Andy Hague

20200103

Once the latest buzzword on everyone’s lips, DevOps is now ubiquitous. By 2018, 76% of businesses worldwide had begun implementing DevOps. In 30% of organisations, all or most teams were already operating in a DevOps environment.

But while DevOps adoption is now in full swing across most organisations, this doesn’t mean that the conversation around rapid, minimal-error development is done and dusted.

The next step is DevSecOps.

What’s DevSecOps?

As the name suggests, DevSecOps is about integrating security (Sec) into the DevOps methodology. But what does this mean in practice, and how does it differ from DevOps?

Traditionally, DevOps involves bringing the development and operations teams closer together to collaborate through quick, iterative cycles to develop and deploy code before updating it based on operational feedback. New applications and updates are gradually built with small packages of code. By taking this piece-by-piece approach, the two teams can rapidly create new releases.

But the marriage of dev and ops leaves out a third partner: security. In a standard DevOps environment, the security team is only involved in the final stage, to check for flaws and vulnerabilities in the release before it is pushed out.

In DevSecOps rather than leaving it until the last moment, security is included throughout the entire process. The security team retains its usual responsibilities, but works more closely with DevOps, carrying out frequent security checks at every stage of the development cycle, overseeing risk evaluation, creating and enforcing security policies, and directing incident response. Meanwhile the dev and ops teams receive comprehensive security training and use additional automated security tools to find and eliminate bugs as they work.

Why do I need it?

What’s wrong with the current situation as it exists? Why would any business undergo the upheaval of integrating security teams into the development process, when the dust has barely settled after the move to DevOps?

Because DevOps, while incredibly effective in terms of speed, can open up critical security flaws. It’s natural in a way – haste and care rarely go hand-in-hand.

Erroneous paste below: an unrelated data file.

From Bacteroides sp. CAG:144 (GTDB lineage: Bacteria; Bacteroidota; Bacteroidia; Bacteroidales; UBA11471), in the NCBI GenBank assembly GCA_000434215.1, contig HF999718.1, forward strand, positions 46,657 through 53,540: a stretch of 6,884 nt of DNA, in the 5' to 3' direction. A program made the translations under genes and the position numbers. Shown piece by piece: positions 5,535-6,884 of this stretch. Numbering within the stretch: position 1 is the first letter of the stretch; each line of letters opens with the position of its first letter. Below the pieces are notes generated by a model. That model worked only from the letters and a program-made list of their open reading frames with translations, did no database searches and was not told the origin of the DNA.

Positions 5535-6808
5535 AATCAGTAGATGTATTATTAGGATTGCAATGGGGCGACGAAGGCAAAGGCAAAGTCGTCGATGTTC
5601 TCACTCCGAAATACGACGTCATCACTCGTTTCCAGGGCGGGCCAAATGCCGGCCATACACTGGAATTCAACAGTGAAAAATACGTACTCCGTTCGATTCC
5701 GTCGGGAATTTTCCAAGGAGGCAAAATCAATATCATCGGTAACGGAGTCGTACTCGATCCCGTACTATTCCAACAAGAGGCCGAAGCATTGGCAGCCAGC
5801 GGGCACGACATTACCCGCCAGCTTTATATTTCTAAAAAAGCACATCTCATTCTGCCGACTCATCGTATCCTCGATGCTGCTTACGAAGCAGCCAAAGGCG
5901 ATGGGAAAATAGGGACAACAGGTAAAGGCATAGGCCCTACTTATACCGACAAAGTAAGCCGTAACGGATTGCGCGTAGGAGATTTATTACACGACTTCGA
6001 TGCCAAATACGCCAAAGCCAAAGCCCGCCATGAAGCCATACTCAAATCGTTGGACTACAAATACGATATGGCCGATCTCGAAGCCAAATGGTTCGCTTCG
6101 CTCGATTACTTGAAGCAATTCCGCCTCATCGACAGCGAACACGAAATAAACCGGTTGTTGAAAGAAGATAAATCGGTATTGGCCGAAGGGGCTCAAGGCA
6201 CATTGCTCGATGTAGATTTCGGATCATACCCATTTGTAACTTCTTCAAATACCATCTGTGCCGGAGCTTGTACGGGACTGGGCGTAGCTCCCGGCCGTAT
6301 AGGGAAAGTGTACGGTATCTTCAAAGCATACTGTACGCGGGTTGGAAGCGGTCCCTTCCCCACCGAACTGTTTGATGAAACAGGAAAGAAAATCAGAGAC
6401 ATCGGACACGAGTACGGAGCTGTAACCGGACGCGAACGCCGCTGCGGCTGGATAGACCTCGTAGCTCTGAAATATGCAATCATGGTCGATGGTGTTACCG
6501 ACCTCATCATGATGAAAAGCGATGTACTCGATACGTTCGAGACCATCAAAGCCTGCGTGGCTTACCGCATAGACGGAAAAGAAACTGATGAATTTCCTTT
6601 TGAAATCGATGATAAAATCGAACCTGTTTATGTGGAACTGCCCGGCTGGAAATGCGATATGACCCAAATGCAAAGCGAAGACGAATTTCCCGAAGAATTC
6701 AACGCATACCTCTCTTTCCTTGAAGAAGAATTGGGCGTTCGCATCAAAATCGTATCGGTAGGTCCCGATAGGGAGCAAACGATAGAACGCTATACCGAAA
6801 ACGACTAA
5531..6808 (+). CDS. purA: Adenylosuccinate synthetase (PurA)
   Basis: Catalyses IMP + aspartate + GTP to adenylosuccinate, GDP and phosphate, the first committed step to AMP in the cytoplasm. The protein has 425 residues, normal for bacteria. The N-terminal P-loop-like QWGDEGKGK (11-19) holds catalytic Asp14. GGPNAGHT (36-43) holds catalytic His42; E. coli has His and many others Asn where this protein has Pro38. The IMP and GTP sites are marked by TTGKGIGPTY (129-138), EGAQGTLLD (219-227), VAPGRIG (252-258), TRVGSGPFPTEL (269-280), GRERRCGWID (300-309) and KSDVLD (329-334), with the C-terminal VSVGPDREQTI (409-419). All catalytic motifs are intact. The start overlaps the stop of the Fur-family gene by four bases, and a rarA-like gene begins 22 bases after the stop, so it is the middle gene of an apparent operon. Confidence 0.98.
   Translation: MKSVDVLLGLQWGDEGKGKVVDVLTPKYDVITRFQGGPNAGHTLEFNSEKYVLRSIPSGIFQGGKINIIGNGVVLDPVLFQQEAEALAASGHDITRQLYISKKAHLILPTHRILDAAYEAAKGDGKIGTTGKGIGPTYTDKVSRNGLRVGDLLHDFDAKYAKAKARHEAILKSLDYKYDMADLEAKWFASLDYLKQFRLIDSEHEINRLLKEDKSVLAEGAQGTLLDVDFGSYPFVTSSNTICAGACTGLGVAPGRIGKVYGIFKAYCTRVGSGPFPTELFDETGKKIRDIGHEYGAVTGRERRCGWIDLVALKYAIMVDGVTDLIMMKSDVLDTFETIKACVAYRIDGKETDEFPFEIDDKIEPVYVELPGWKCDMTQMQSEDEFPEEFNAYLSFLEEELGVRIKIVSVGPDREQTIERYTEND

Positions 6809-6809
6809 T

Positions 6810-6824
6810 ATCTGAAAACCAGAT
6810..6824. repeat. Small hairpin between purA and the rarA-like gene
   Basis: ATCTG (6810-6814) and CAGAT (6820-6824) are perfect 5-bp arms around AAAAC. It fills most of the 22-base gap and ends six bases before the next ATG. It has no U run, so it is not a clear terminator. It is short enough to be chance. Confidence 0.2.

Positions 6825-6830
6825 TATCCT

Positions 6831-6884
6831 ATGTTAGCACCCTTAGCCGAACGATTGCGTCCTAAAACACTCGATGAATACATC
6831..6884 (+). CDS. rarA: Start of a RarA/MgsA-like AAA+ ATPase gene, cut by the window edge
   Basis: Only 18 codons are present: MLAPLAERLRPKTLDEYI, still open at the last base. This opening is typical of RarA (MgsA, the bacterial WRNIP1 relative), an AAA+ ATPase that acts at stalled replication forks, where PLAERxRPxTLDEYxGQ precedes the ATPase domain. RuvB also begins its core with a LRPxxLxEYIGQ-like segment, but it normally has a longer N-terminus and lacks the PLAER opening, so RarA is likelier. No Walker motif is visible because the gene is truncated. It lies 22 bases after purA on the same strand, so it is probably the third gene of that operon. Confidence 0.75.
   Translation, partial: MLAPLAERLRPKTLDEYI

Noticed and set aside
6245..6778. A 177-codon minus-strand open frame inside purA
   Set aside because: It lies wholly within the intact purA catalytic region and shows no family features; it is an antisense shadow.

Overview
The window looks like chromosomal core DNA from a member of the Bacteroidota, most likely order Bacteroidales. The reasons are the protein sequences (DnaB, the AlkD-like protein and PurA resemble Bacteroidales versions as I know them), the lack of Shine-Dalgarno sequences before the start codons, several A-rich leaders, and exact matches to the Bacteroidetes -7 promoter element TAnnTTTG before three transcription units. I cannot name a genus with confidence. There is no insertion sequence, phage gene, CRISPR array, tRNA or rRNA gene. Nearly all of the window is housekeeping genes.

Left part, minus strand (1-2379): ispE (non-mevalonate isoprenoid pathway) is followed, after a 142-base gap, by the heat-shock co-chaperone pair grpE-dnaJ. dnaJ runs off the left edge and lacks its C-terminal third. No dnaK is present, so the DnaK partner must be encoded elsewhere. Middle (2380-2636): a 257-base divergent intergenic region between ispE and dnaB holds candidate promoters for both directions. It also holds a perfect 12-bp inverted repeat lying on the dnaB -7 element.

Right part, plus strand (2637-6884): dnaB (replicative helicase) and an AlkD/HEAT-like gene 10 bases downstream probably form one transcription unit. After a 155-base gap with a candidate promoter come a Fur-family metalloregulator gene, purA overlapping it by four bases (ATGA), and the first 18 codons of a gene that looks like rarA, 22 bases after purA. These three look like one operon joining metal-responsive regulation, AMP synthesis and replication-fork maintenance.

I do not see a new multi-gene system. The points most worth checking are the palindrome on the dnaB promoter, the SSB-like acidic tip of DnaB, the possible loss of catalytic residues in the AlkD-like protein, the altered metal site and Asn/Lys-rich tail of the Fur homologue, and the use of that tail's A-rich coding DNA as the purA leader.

DevOps is designed to rapidly create models that get the job done, not to spend time pondering over what could go wrong. This is a strategy that many agile businesses have favoured as it has supported the quick, flexible services of digital businesses like Uber and Netflix. But it can also carry huge risks.

To name just one example, in 2016 hackers stole the private data of 57 million users from Uber’s cloud platform, after accessing security credentials which had been stored in a private GitLab account (a tool popularly used by DevOps teams). The business was subsequently forced to pay $148 million in fines. Integrating security more fully into the DevOps process sooner might have helped to catch this flaw.

It’s incredibly common for new code to include vulnerabilities before it reaches the final security checks. Leaving security until so late in the development process means that when a flaw appears in a new app or update, and it reaches the security-check stage, one of two things will happen:

a.       The security team catch the flaw before release, and delay deployment while they fix it;

b.       They miss the flaw, and the insecure code goes live, opening the business to unnecessary dangers.

Any sudden delay to the development process can have a significant financial and reputational impact on the business, and the consequences of a data breach or successful cyberattack are even worse. As cybersecurity threats grow more advanced, this is no time for businesses to leave the backdoor open to potential attackers.

Before DevOps, development cycles were longer, giving more time to find bugs and security flaws – so leaving security until the final stage worked fine. But because dev cycles are so short now, security needs to get involved earlier.

Leaving security as an afterthought risks either holding up the development cycle, or missing security risks altogether. Fortunately, DevSecOps offers a way to mitigate these risks without compromising on the agility that DevOps has created for modern businesses.

You can learn more about why organisations need DevSecOps, and what it requires, in our whitepaper.

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